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Can Machine Learning Reduce the Burden of Health Care Quality Measurement? (306678)Michael E Chernew, Harvard Medical School
Bruce E Landon, Harvard Medical School
Mary Beth Landrum, Harvard Medical School
J. Michael McWilliams, Harvard Medical School
*Christina A Nguyen, Massachusetts Institute of Technology
Keywords: quality measurement, quality performance, machine learning, accountable care organizations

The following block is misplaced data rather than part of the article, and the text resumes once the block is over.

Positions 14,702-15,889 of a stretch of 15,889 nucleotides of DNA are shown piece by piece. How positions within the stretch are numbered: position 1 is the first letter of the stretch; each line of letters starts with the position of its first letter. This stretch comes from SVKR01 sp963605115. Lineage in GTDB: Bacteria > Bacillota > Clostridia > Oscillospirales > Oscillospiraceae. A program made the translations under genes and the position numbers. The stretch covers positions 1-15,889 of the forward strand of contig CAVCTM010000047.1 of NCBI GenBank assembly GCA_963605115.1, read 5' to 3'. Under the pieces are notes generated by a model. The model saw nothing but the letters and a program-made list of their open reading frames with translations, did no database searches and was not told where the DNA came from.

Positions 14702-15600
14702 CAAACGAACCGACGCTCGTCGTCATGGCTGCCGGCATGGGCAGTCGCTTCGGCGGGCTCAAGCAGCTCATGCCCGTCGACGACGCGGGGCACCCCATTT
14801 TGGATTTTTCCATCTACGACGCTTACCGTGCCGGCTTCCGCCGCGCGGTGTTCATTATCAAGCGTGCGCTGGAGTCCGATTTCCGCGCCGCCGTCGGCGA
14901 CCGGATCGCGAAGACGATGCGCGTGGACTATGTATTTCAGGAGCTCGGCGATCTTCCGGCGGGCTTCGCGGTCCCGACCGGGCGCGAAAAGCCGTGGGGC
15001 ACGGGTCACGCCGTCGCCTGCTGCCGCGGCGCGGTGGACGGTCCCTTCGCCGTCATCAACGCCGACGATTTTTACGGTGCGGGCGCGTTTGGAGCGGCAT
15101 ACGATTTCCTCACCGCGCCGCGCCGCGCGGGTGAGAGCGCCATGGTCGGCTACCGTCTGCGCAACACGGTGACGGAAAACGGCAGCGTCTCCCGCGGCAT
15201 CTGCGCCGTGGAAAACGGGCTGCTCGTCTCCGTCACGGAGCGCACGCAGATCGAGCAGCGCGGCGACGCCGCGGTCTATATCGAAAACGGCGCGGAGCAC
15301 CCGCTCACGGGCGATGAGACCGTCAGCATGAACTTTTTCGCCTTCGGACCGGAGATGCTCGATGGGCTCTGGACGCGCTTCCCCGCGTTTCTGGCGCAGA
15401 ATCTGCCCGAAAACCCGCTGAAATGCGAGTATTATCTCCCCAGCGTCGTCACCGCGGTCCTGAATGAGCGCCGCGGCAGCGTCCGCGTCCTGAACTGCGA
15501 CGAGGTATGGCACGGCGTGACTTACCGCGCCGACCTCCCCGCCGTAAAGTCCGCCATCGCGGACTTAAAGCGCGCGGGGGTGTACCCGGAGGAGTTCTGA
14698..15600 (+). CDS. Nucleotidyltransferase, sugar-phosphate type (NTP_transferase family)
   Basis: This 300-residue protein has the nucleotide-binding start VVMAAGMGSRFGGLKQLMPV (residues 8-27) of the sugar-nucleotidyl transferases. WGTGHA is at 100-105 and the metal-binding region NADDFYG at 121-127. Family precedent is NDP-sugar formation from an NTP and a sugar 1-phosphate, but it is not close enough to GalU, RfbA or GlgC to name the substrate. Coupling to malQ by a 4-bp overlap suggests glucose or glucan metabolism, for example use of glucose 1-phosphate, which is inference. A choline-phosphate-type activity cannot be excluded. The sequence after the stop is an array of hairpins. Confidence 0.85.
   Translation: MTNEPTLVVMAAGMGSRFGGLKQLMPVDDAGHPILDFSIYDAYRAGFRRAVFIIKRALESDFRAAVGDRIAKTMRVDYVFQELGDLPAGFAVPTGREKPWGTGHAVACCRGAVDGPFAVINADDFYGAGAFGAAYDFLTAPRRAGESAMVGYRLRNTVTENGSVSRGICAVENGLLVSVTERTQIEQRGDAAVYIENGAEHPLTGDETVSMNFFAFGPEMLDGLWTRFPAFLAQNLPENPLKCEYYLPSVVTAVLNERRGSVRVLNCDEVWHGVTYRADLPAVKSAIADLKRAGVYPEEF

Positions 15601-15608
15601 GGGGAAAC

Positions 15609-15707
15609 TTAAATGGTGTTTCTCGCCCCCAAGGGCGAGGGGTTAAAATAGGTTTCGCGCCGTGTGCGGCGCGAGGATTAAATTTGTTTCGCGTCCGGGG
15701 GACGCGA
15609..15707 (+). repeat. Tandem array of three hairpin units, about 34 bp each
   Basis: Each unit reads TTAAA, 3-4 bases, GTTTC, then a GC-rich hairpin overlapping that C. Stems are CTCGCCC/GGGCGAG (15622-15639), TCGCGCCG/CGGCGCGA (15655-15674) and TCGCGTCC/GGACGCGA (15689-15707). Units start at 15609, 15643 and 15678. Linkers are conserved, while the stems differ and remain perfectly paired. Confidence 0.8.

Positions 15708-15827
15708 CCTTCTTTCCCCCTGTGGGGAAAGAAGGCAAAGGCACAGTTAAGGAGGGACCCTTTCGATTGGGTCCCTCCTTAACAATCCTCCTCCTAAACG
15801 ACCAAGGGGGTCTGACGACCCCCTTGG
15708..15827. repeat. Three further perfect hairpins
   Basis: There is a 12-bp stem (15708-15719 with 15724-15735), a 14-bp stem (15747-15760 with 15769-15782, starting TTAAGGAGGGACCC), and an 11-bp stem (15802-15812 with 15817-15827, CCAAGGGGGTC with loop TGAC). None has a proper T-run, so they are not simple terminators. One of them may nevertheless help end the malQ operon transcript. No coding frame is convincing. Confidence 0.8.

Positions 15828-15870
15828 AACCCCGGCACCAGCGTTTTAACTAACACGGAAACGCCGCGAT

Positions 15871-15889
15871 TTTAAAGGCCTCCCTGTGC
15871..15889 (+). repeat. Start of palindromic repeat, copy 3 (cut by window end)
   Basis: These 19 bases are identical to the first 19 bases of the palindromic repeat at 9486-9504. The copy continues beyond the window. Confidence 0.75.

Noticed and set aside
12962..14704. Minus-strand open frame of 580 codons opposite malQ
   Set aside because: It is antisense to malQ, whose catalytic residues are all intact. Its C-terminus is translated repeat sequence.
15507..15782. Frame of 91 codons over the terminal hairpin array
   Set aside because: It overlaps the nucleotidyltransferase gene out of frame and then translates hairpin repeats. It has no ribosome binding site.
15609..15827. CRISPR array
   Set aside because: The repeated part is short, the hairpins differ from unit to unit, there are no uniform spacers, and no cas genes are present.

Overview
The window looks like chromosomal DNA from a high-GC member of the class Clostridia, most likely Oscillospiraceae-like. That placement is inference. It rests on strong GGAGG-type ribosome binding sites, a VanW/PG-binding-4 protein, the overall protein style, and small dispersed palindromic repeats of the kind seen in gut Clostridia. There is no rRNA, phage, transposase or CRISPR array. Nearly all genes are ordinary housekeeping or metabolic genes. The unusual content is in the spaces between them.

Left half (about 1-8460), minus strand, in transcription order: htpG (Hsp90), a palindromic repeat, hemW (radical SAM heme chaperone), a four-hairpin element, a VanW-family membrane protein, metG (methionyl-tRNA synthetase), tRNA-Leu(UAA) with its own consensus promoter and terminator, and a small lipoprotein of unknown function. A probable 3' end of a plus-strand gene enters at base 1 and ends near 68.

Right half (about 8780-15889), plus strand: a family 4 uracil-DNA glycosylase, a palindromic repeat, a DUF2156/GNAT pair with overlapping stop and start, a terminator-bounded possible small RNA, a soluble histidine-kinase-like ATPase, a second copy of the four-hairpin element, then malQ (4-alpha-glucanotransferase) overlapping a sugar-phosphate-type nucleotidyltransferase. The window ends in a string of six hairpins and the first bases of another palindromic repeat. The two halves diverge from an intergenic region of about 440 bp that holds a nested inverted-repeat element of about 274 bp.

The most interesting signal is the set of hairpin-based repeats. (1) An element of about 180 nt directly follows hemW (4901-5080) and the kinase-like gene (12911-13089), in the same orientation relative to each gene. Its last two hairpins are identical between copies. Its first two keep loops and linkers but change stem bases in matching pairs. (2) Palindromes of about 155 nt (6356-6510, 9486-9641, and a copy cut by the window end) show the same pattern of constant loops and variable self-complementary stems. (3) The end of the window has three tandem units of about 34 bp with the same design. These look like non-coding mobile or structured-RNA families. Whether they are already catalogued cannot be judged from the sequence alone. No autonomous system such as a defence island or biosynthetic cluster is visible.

Quality measurement programs are important for ensuring that quality of care is not suffering, but require substantial investments of time and resources by providers. We examine whether machine learning (ML) could identify low-quality accountable care organizations (ACOs) as defined across the full measurement set using an abridged (low provider burden) set of measures. We used 2014-2017 CMS performance data on 1,284 Medicare Pioneer and Shared Savings Program ACOs. We classified ACOs as low-quality (bottom quartile based on CMS methodology and full set of measures) using an ensemble learning algorithm with bagging, least absolute shrinkage and selection operator estimates, and class weighting to avoid overfitting. ML using the full set correctly classified 78.0% of ACOs (sensitivity=83.6%, specificity=61.5%). Although ML with the abridged set increased classification accuracy only slightly (73.1% using CMS method versus 75.1% using ML), it substantially increased sensitivity (from 46.9% to 78.2%) and decreased specificity (from 81.9% to 65.8%). ML using an abridged set can optimize identification of low-quality providers, and resources could target improving their quality of care.